[R-sig-ME] Finding the best package for a mixed Poisson model
Ben Bolker
bbo|ker @end|ng |rom gm@||@com
Sat Nov 23 01:34:21 CET 2019
On Fri, Nov 22, 2019 at 5:46 PM Nik Tuzov <ntuzov using ntuzov.com> wrote:
>
>
> Hello:
>
> Couldyou help me get oriented among various packages to fit a mixedPoisson model. The goal is to find a relatively fast method that cantake at least two random factors, possibly with interaction, e.g.:
>
> Y~ fixed part + A + B + A*B
>
> Ihave looked at SAS GLIMMIX, lme4::glmer, glmmPQL, glmmTMB, andGLMMadaptive. I have stayed away from simulation/MCMC based methodsfor speed reasons. My questions are:
>
> 1)Are there any more packages that are consistent with my objective?
technically glmmPQL is a function within the MASS package.
If you're going to use SAS I might recommend PROC MIXED over GLIMMIX
(see below).
>
> 2)GLIMMIX (with default METHOD = RSPL option) and glmmPQL refer to thesame two papers: Wofinger, O’Connell, 1993 and Breslow, Clayton,1993. Does this mean that glmmPQL was meant to reproduce the defaultGLIMMIX? If yes, are they really consistent?
I don't know if they're exactly the same, but they're implementing
similar methods (I don't know all the options within GLIMMIX ...)
>
> 3)This reference:
>
> https://bbolker.github.io/mixedmodels-misc/glmmFAQ.html#fitting-models-with-overdispersion
>
> claimsthat previously lme4 had a functionality similar to glmmPQL but thenit was removed altogether because it was “deemed unreliable”.That implies that the default estimation method in GLIMMIX is veryunreliable (see 2)). Is it really that bad? If yes, why didn’t SASpick a different default (or maybe they did it in some newer PROC)?
This is a bit of a long story.
(1) PQL is indeed a worse approximation in some limits (e.g. Poisson
samples with a small mean *and* small number of samples per group)
[e.g. see the Breslow "Whither PQL?" paper].
(2) The developers noticed some weird results from PQL when
implemented in lme4, but these probably had less to do with PQL itself
than with the ways in which it interacted with the way that GLMMs are
otherwise implemented in lme4. Because of #1, it was deemed less
important.
>
> 4)Presently glmer uses Laplace or Gauss-Hermite quadrature, the latteronly if there is one random term in the model. How consistent is itwith the corresponding SAS options METHOD = LAPLACE and METHOD=QUAD ?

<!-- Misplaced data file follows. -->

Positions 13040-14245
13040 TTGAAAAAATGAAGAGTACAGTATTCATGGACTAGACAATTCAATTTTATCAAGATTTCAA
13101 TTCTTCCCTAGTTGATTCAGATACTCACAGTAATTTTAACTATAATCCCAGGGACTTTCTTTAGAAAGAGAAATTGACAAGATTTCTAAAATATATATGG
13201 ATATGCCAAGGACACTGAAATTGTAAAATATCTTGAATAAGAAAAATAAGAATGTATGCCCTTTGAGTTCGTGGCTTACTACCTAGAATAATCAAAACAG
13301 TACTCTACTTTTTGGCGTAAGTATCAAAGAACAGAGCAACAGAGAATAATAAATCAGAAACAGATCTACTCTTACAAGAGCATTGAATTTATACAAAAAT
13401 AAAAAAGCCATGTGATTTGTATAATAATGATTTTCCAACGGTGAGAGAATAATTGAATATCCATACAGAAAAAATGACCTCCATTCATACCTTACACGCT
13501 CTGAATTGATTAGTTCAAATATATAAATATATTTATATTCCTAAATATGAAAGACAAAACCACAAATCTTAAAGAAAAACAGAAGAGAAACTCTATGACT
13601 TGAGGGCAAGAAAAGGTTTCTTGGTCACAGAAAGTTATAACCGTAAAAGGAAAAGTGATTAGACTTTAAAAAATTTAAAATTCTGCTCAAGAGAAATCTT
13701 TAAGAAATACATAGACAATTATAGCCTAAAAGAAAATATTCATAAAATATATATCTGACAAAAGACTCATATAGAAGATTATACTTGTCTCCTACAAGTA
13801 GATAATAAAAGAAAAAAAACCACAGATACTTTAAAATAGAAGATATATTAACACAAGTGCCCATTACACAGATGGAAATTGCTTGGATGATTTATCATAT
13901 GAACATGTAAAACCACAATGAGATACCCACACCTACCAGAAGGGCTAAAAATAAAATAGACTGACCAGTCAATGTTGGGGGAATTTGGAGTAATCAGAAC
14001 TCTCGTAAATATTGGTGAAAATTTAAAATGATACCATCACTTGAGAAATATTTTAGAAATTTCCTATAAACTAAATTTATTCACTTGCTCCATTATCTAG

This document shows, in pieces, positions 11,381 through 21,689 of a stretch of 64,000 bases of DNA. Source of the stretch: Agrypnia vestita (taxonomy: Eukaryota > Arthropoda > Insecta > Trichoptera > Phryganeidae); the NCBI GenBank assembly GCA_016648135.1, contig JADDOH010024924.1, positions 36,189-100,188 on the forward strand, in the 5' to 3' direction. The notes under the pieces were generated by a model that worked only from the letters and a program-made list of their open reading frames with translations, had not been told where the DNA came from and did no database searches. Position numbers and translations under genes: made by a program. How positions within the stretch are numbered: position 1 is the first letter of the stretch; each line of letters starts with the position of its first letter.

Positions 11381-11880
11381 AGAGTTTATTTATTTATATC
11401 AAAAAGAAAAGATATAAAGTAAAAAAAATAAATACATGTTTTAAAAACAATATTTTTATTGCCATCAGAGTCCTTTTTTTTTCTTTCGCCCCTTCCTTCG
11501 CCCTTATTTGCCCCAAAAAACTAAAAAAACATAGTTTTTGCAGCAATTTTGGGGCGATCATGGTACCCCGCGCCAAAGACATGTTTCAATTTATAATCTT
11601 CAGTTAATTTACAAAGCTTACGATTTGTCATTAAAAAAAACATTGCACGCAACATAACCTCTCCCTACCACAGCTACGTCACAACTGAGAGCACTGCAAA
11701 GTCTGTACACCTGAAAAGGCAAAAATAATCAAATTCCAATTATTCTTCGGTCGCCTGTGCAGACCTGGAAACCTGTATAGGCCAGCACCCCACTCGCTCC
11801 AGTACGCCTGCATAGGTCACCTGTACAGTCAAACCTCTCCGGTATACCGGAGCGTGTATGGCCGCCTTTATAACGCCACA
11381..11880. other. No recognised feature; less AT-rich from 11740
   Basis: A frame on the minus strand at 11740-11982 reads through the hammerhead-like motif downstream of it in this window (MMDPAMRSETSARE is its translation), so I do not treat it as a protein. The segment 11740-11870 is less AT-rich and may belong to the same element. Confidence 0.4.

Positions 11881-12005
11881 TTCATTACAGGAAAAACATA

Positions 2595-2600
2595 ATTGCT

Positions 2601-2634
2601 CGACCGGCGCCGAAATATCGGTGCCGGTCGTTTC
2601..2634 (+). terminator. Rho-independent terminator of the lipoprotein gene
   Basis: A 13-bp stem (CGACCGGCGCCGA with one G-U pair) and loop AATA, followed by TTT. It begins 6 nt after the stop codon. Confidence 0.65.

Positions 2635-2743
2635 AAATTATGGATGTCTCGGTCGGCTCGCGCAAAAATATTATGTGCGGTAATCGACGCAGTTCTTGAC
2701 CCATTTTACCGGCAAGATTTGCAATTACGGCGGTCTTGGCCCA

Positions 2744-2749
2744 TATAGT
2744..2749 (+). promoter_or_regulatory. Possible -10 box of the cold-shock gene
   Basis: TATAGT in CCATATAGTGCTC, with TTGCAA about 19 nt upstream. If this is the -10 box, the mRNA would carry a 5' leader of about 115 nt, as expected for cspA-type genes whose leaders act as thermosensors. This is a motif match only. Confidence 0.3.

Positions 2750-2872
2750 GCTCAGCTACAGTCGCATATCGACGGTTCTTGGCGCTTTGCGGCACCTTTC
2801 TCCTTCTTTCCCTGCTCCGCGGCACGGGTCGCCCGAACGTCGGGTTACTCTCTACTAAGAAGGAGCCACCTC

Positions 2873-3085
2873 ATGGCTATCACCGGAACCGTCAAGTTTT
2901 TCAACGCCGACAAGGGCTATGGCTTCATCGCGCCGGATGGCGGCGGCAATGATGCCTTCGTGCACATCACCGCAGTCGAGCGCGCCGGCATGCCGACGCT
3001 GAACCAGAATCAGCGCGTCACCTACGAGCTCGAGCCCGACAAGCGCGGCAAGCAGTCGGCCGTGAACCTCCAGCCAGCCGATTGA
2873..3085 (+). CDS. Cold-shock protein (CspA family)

I didn't realize that GLIMMIX had LAPLACE and QUAD methods, but
yes, those sound similar to nAGQ=1 (default) and nAGQ>1 options in
lme4. (I don't know whether GLIMMIX does *adaptive* Gauss-Hermite
quadrature, which is important ...)
>
> 5)GLMMadaptive can use the quadrature with more than one random term:
>
> https://stats.stackexchange.com/questions/403147/an-r-package-for-glmm-estimation-with-two-random-effects
>
> Thedocumentation says that it’s based on the paper of Pinheiro &Bates, 1995, then why is it not available in glmer which is supportedby Bates? Is that because the GLMMadaptive results are unreliable?
Because the glmer developers never got around to implementing it.
While being able to do AGQ on arbitrarily many random effects is
certainly convenient, there's a relatively narrow set of problems for
which AGQ on multiple REs is both useful (i.e. Laplace isn't good
enough) *and* computationally feasible (the computational burden of
AGQ increases rapidly with dimensionality/number of rEs).
My advice: try a few of these methods and see if the answers differ
much, then choose the most convenient tool that seems adequate. Most
of the R packages have fairly similar interfaces, so it shouldn't be
too hard to try a variety of them.
> Thanksin advance,
>
> NikTuzov
>
>
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>
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